The words cel, cell, sell sound the same but have different meanings and spellings. Why do cel, cell, sell sound the same even though they are completely different words?
The answer is simple: cel, cell, sell are homophones of the English language.
A piece of celluloid on which has been drawn a frame of an animated film.
A narrow confining room, as in a prison or convent.
A small enclosed cavity or space, such as a compartment in a honeycomb or within a plant ovary or an area bordered by veins in an insect's wing.
Biology The smallest structural unit of an organism that is capable of independent functioning, consisting of one or more nuclei, cytoplasm, and various organelles, all surrounded by a semipermeable cell membrane.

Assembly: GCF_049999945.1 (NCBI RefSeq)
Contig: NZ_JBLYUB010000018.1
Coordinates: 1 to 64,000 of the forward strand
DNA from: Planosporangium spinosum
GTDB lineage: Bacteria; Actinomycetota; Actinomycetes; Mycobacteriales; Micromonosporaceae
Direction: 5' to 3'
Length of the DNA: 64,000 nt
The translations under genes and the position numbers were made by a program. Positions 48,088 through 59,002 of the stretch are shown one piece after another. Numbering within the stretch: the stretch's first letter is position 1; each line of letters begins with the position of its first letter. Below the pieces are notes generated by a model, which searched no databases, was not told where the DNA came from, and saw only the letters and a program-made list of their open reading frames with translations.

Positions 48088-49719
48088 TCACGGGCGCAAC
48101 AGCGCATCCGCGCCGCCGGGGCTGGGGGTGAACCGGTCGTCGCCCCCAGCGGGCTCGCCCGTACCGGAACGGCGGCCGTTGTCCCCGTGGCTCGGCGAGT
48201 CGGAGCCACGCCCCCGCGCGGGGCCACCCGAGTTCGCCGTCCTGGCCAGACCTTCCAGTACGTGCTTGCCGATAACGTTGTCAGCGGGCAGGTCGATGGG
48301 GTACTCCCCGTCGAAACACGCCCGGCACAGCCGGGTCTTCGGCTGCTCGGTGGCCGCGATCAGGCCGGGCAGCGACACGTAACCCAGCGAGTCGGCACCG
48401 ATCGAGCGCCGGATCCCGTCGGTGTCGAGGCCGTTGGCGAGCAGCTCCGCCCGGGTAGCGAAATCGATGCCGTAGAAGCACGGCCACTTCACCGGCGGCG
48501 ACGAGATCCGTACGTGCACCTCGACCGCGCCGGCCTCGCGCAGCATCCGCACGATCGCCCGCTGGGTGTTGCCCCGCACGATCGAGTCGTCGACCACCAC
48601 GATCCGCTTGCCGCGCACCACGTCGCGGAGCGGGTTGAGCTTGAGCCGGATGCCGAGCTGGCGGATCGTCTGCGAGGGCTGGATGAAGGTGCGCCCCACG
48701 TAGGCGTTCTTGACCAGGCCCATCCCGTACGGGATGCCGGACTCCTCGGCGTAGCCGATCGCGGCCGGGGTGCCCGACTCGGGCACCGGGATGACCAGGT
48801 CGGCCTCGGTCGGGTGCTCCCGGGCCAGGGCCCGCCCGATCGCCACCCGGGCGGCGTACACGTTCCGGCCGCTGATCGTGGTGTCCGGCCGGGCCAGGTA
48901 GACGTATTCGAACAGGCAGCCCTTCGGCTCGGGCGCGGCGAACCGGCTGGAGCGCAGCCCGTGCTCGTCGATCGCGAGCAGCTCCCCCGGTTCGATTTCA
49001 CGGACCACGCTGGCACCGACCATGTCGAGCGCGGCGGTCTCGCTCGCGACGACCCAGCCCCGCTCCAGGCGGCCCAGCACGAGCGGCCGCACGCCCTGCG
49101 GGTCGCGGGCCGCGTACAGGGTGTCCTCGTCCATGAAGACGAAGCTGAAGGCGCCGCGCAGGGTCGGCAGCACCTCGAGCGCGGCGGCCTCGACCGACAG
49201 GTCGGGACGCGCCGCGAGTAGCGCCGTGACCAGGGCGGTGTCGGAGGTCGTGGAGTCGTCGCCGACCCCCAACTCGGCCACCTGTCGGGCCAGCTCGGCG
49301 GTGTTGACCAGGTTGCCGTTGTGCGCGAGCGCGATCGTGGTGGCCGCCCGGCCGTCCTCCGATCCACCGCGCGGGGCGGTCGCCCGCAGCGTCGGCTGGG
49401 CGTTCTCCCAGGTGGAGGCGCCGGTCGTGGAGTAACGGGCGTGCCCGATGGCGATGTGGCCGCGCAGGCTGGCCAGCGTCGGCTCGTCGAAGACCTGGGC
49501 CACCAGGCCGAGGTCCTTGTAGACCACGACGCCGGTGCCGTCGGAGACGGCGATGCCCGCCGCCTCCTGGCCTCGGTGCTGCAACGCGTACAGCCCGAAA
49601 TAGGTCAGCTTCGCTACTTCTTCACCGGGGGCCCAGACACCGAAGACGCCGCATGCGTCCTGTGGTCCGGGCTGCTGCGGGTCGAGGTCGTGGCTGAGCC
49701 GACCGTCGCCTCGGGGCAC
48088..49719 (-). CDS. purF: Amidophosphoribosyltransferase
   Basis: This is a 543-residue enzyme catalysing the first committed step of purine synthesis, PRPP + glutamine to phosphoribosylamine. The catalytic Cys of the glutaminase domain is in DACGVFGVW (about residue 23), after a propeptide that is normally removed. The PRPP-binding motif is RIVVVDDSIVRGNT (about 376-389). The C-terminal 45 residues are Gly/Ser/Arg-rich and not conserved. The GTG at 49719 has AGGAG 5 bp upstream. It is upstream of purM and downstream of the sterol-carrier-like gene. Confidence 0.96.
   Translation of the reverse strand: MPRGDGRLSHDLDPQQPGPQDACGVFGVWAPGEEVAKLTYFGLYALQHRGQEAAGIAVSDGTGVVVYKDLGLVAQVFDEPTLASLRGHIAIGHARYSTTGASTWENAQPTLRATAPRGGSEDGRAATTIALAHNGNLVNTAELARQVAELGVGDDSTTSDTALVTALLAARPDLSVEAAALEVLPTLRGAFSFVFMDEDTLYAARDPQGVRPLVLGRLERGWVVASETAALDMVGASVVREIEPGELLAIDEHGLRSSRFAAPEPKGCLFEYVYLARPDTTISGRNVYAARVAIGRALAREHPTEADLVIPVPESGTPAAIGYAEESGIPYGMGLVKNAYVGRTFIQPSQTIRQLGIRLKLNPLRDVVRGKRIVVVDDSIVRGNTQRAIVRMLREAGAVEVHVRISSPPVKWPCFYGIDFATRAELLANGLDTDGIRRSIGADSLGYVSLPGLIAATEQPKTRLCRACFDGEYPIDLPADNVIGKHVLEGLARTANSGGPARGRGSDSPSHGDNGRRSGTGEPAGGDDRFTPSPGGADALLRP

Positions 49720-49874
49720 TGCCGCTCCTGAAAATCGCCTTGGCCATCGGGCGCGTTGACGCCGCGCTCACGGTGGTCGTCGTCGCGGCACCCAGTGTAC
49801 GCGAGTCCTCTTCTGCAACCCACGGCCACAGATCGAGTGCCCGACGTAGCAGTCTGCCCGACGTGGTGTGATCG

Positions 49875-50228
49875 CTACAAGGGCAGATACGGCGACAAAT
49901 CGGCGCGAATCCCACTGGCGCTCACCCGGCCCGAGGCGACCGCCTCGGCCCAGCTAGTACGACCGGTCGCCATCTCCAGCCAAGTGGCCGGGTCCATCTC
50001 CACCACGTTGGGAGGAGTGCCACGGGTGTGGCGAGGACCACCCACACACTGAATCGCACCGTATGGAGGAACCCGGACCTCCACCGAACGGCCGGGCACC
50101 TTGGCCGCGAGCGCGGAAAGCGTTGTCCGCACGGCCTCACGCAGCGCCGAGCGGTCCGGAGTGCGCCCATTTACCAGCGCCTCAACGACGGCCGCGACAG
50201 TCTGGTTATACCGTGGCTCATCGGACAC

Architecture See web.
To exchange or deliver for money or its equivalent.
To offer for sale, as for one's business or livelihood: The partners sell textiles.
To give up or surrender in exchange for a price or reward: sell one's soul to the devil.
To be purchased in (a certain quantity); achieve sales of: a book that sold a million copies.
Definitions from Wiktionary, Creative Commons Attribution/Share-Alike License, from The American Heritage® Dictionary of the English Language, 4th Edition and Wordnik.
Homophones (literally "same sound") are usually defined as words that share the same pronunciation, regardless of how they are spelled.